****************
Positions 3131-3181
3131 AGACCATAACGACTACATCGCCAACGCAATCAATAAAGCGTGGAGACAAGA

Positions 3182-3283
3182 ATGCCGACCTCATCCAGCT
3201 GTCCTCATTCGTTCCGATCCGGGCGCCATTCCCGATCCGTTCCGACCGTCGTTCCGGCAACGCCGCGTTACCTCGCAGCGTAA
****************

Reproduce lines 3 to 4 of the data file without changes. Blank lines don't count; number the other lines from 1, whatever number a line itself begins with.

Positions 3182-3283
3182 ATGCCGACCTCATCCAGCT